Use of antibiotics in livestock to be regulated

KOREA - The rampant use of antibiotics here has long posed a threat to people’s health. According to report by World Health Organization (WHO), Koreans have the highest resistance to penicillin, a traditional antibiotic. It is welcoming to hear that the government is pushing to enact a law on foodstuff safety under which the use of antibiotics on poultry, livestock and fisheries farming can be regulated toward the end of this year.
calendar icon 5 August 2006
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When it comes to the use of antibiotics on chickens, cattle and fish, unlimited amounts of antibiotics have been used with no restraint at all. The amounts of antibiotics being used on cattle or fish are said to be the largest in the world. A chilling fact is that some 916 grams of antibiotics are used for the production of one ton of meat on average here, about 30 times the amount used in advanced nations, according to concerned authorities.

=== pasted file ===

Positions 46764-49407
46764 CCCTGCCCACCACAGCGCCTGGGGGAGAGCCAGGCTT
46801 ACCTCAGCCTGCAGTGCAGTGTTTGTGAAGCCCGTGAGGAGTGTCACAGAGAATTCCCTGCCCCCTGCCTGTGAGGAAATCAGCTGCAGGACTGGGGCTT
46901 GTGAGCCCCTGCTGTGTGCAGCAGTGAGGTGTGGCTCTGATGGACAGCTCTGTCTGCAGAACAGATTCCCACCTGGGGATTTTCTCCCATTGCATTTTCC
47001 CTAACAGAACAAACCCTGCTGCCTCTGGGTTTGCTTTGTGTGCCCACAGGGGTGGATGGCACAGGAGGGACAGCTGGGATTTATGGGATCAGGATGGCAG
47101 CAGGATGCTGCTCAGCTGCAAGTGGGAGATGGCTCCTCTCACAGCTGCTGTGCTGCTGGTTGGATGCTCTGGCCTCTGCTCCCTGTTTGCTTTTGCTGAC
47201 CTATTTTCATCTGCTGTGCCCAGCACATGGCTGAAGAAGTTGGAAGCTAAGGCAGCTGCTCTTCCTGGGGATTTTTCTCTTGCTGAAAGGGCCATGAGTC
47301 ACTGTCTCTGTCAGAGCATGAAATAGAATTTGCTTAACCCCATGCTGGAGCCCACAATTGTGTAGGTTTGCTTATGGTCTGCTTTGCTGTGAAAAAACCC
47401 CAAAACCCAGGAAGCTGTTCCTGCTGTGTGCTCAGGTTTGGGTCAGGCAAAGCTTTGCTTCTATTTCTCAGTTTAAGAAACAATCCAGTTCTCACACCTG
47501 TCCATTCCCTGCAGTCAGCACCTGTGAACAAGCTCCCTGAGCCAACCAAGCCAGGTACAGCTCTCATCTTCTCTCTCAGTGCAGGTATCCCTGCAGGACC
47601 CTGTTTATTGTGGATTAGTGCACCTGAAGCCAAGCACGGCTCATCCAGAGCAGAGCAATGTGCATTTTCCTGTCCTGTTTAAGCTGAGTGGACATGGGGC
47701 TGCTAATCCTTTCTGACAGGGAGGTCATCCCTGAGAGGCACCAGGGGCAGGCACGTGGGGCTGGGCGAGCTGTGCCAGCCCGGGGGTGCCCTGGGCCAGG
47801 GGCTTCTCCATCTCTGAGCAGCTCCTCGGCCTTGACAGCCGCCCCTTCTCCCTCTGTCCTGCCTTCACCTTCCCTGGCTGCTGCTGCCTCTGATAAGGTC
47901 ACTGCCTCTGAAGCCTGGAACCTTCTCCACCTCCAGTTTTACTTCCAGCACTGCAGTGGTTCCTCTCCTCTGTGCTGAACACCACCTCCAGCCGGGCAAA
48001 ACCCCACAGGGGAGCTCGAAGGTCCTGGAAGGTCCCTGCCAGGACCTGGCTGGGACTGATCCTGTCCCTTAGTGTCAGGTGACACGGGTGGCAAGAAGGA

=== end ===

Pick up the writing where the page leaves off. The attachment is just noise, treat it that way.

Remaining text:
Substantial amounts of antibiotics used on animals are passed to human beings. Apparently owing to the rampant use of antibiotics, the number of people suffering from tuberculosis (TB) or other infectious diseases is increasing lately. A startling fact is that the diseases that used to be easily controlled with standard drugs are now getting difficult to treat because the microbes causing the diseases have developed a resistance to these drugs. Treating drug-resistant diseases is far more difficult than treating normal ones.

People should realize that those exposed to unregulated use of antibiotics might have to pay a high price someday. Though belated, the introduction of the law aimed at controlling the use of antibiotics on chicken, cattle and fish, are relevant. Korea is said to be the only country among the OECD member nations to be able to use antibiotics on animals without a veterinarian’s prescription.

Source: The Korean Times
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